From the translation
by Muhammad Asad (Leopold Weiss)
About the translator:
Muhammad Asad, Leopold Weiss,
was born of Jewish parents in Livow, Austria (later
Poland) in 1900, and at the age of 22 made his first
visit to the Middle East. He later became an outstanding
foreign correspondent for the Franfurter Zeitung,
and after years of devoted study became one of the
leading Muslim scholars of our age. His translation
of the Holy Qur'an is one of the most lucid and
well-referenced works in this category, dedicated
to “li-qawmin yatafakkaroon” (people
Chapter 75, verses 1 – 15
Nay! I call to witness the Day of Resurrection!
But Nay! I call to witness the accusing voice of
man’s own conscience!
Does man think that We cannot [resurrect him and]
bring his bones together again? Yea indeed, We are
able to make whole his very finger-tips!
None the less, man chooses to deny what lies ahead
of him, asking [derisively], When is that resurrection
day to be?
But [on that Day,] when the eyesight by fear is
confounded, and the moon is darkened, and the sun
and the moon are brought together [ 1 ]- on that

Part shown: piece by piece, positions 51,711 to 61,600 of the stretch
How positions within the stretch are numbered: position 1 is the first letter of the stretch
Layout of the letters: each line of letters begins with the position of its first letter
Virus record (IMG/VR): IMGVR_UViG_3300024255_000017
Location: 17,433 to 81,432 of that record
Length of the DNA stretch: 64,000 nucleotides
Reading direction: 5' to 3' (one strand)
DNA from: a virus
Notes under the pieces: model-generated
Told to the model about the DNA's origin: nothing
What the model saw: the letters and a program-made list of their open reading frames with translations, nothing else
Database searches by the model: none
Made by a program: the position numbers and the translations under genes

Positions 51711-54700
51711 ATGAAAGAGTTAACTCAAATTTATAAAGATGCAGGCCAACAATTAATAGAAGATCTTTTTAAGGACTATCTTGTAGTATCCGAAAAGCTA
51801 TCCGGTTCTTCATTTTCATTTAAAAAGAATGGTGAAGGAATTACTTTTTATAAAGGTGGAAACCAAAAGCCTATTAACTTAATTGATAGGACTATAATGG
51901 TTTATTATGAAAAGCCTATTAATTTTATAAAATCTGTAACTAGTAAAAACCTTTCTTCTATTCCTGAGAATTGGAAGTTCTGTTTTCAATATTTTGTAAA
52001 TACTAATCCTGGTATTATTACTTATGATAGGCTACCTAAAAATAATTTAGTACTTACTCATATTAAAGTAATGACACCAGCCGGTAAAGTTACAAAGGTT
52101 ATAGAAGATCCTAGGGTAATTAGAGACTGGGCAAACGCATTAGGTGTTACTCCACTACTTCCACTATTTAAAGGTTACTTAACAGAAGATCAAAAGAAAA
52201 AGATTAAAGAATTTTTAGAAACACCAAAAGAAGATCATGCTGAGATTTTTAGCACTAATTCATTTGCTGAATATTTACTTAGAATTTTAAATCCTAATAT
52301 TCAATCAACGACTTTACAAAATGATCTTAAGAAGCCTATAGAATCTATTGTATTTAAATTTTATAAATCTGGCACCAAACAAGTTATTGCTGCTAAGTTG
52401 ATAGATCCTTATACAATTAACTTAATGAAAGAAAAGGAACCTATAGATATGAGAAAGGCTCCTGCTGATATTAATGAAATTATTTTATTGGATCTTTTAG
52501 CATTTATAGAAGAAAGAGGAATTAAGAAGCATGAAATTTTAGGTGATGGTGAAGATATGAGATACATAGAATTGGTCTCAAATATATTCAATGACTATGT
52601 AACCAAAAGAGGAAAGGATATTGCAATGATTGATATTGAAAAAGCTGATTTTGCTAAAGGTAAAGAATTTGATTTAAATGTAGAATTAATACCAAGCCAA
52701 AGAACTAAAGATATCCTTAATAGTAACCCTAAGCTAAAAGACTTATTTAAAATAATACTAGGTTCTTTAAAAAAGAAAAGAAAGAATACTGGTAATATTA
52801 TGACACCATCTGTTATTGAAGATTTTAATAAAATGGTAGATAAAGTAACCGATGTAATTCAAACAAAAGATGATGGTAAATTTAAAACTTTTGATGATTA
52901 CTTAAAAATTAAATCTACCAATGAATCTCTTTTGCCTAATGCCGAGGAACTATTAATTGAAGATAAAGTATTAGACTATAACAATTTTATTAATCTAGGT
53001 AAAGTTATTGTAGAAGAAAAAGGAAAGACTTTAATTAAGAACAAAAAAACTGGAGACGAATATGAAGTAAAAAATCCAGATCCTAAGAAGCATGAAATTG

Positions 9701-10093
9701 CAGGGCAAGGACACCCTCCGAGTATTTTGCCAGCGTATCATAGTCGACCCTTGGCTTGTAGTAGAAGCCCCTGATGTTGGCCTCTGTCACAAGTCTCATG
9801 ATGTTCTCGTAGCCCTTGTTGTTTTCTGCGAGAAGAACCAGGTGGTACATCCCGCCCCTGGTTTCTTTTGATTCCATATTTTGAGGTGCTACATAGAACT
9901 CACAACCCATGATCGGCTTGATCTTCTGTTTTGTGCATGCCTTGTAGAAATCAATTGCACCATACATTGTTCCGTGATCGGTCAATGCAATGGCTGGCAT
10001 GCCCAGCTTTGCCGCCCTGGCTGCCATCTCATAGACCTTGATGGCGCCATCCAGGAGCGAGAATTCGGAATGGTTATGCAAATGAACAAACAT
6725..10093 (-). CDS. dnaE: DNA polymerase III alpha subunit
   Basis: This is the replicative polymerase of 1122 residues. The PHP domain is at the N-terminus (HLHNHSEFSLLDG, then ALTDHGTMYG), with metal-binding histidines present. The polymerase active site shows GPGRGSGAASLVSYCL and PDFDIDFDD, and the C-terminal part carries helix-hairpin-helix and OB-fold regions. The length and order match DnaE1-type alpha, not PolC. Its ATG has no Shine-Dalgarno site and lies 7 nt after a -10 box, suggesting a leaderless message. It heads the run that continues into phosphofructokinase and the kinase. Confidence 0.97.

Day, the journey’s end will be!
Man will be apprised, on that Day, of what he has
done and what he has left undone: nay, but man shall
against himself be an eye-witness, even though he
may veil himself in excuses.
Chapter 75, verses 20 – 40
Nay, but [most of] you love this fleeting life,
and give no thought to the life to come [and to
Some faces will on that Day be bright with happiness,
looking up to their Sustainer; and some faces will
on that Day be overcast with despair, knowing that
a crushing calamity is about to befall them.
Nay, but when [the last breath] comes up to the
throat [of a dying man], and people ask, “Is
there any wizard [that could save him]? –
the while he [himself] knows that this is the parting,
and is enwrapped in the pangs of death -: at that
time towards thy Sustainer does he feel impelled
[Useless, though, will be his repentance:] for [as
long as he was alive] he did not accept the truth,
nor did he pray [for enlightenment], but on the
contrary, he gave the lie to the truth and turned
away [from it], and then he went arrogantly back
to what he had come from.
[And yet, O man, thine end comes hourly] nearer
unto thee, and nearer – and ever nearer unto
thee, and nearer!]
[ 1 ] I.e., in their loss of light, or in the moon’s
colliding with the sun.